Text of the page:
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The Family Man (2000)
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Review Date: November 29, 2000
Director: Brett Ratner
Writer: David Diamond, David Weissman
Producers: M. Abraham, Z. Rosenman, T. Ludwig, A. Riche
Actors:
Nicolas Cage
Tea Leoni
Don Cheadle
Plot:
A wealthy man gets the chance to live his life as he would have, if he had made a certain decision 13 years ago. You see, this guy had the opportunity to either go to England for a posh new job or stay at home with his honey. He chose to go to England, made it big, but never loved again. Now, he's getting the fantastical opportunity to live his life under the former circumstances. Would it be a better life? Would it make him a better person? Would it make for an entertaining picture? Let's see.
Critique:
The feel good movie of the holidays? You bet! This flick is sure to be a crowd pleaser. It's basically a rehashed mish-mash of several other successful Christmas movies including IT'S A WONDERFUL LIFE and SCROOGED, with touches of humor, solid acting all around, a nice, cozy feel, a cutesy story and Nic Cage back in the saddle again. It's real nice to see the big lug moving back towards the ol' Nicolas Cage that we all knew and loved before those darn action-blast-'em-ups stole him away from us. You go, girl! Harumph...but let's get back to the movie. Now despite my general sense of appreciation for this film, I did think that it ran a little longer than it should have. I believe a little 15-minute nip and tuck job would have made it just right. Not that it ever got boring. The film is actually quite upbeat, grabbing the audience immediately with insight into the one big secret that nobody in the film seems to know about. Which is always cool. In fact, the entire film ain't nothing but a sweet thang. Not necessarily an original piece or one that'll have you tap-dancing on sidewalks on your way home, but definitely one which deserves a lot of credit for treading over familiar territory, and coming up with fresh twists and enjoyable material.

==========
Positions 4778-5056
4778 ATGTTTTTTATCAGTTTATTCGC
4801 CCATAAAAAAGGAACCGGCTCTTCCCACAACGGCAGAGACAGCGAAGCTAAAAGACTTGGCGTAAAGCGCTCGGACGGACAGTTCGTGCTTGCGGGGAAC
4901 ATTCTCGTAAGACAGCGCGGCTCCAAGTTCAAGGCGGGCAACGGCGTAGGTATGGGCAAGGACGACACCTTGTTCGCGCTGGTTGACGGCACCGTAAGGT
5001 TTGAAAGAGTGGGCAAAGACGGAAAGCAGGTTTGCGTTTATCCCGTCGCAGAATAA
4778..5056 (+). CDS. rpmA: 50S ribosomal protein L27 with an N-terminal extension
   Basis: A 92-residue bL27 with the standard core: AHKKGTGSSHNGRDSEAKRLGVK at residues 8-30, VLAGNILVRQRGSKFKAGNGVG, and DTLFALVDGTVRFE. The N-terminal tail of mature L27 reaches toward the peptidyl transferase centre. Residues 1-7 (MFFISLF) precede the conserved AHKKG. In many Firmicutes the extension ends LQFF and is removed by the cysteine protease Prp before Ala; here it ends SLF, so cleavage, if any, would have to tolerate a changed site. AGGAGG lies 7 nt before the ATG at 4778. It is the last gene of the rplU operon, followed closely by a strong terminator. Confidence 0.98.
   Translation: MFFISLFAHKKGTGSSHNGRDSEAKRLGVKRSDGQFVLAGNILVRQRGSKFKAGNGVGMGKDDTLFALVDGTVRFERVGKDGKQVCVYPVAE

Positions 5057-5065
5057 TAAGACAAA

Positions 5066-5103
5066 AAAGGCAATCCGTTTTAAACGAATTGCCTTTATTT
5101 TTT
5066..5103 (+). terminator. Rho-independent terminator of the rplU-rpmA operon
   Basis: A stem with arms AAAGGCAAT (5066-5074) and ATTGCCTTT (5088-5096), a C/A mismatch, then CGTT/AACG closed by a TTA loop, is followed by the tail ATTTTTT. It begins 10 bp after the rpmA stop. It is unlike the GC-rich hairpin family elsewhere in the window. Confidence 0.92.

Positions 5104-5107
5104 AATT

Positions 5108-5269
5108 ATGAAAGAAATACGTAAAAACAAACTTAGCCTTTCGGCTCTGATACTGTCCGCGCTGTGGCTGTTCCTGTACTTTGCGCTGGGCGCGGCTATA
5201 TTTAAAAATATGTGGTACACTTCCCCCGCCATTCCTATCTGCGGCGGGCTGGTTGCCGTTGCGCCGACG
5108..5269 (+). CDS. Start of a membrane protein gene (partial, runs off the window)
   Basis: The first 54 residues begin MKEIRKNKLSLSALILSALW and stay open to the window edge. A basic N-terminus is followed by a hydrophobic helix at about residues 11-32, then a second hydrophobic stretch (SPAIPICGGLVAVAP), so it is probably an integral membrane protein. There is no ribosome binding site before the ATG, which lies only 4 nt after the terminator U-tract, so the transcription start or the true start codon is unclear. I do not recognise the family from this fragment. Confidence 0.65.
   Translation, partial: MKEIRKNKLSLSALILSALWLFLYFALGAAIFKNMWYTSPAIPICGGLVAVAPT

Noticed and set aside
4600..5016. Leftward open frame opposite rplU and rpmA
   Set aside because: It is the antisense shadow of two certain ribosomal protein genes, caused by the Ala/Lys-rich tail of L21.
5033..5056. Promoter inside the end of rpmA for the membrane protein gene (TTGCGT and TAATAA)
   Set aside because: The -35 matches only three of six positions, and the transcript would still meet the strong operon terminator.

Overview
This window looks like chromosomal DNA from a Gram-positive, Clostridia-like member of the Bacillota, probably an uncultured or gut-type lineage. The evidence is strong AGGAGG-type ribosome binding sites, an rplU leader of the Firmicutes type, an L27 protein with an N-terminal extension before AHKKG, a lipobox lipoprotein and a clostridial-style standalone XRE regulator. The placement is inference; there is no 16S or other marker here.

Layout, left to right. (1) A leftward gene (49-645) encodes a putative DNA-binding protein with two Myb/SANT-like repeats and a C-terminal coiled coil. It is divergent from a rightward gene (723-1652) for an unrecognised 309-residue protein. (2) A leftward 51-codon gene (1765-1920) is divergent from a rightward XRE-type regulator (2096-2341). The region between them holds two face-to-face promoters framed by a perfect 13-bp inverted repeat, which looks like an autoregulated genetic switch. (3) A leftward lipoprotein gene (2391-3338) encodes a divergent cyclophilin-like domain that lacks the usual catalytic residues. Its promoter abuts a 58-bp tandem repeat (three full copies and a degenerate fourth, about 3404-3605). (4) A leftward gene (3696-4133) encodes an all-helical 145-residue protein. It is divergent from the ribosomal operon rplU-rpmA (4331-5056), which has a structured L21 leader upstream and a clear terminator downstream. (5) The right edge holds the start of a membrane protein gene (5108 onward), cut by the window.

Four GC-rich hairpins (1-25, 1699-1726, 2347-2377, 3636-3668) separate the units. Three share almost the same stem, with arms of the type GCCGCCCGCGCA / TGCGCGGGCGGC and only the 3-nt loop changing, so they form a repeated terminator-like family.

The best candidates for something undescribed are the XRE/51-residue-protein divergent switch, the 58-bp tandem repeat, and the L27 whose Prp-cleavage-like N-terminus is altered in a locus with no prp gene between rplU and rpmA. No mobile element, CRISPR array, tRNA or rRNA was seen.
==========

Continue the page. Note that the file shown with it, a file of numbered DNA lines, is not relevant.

In fact, the film reminded me a lot of REMEMBER THE TITANS (7/10) in that sense. Both movies seemed to include material that we'd seen in other films before. Both movies carried in them characters in whom we'd invested ourselves before. And both movies seemed to make the story line quite predictable from early on. But in end, both films worked because the characters in each one and their respective plot lines were solid across the board. You believe Cage's story. You really do see him coming into his own as this "new" person. You really do find humor in many of his newfound responsibilities, from which much of this film's humor is derived. But the movie also works as a romance, a drama about relationships. A cutey-patootie Christmas movie. I personally liked the way that they ended the film (which I won't spoil here), but I think others might be a little disappointed. A personal call. One thing that I do think most people won't be able to deny is the quality entertainment that this film is able to provide. The movie's got a big heart, plenty of humor, a dash of romance, a nice score from Danny Elfman, an interesting story and well-developed characters. And what is it that they say about snowflakes? They all look alike from afar, but up close, each one is actually very different. This film is not original but it works. Warm up the blankies, people, this one is made for the chestnuts, the open fire and the corny holiday lovers in us all.
(c) 2014 Berge Garabedian
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